Ion Ivanovici (alternatively, Iosif Ivanovici, Josef Ivanovici, baptised as Jovan Ivanoviæ) (born 1845 in Timiºoara, Habsburg Monarchy, died September 28, 1902 in Bucharest) was a Romanian military band leader and composer, remembered today for his waltz Waves of the Danube. His interest in music began after he learned to play a flute given to him when he was a child. Later, he enrolled in the 6th Army Regiment, where he also learned to play the clarinet. His talent for music soon led him to become among the best musicians in the regiment, and he continued to study with Emil Lehr, one of the most prominent musicians of the latter half of the nineteenth century. Ivanovici later became a bandmaster, and toured Romania. In 1900, he was appointed the Inspector of Military Music, a position that he held until his death.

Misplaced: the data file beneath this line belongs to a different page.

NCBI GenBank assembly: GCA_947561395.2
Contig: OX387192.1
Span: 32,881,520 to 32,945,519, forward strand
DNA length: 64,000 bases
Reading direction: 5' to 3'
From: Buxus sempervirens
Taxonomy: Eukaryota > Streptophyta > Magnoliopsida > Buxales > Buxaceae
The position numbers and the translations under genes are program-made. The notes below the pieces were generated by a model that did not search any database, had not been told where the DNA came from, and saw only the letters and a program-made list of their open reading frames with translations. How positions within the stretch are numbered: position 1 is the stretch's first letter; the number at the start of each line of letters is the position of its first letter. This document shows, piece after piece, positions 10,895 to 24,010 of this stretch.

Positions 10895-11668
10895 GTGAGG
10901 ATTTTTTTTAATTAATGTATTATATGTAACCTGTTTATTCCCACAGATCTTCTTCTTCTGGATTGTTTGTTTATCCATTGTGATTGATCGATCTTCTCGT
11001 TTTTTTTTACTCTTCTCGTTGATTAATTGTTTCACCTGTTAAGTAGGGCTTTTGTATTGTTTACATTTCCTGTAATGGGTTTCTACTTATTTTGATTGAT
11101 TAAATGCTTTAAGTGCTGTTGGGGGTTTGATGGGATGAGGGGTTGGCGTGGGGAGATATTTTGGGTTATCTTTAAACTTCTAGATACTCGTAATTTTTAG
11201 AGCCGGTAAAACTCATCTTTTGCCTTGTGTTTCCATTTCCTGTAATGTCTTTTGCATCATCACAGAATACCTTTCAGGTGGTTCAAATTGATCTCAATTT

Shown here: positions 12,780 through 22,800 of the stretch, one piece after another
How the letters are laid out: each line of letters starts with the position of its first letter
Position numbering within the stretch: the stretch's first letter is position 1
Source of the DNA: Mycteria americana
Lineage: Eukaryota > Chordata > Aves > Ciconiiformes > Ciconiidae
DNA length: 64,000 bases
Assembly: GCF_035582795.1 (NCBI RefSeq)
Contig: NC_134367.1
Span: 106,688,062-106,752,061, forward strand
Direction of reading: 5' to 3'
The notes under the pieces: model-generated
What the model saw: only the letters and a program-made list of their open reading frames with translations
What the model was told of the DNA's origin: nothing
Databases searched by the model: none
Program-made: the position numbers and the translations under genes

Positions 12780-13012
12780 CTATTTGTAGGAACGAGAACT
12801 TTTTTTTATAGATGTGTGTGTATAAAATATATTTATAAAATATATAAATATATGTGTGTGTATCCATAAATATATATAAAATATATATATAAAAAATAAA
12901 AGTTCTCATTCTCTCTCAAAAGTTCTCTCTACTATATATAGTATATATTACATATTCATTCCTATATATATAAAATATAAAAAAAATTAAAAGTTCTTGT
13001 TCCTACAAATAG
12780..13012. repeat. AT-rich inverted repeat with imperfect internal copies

Although today Ivanovici is chiefly remembered for his waltz Waves of the Danube, Donauwellen in German, in his lifetime he composed over 350 dances, and his works were published by over sixty publishing houses throughout the world. In 1889, Ivanovici won the coveted march prize to mark the World Exhibition in Paris, out of 116 entries.
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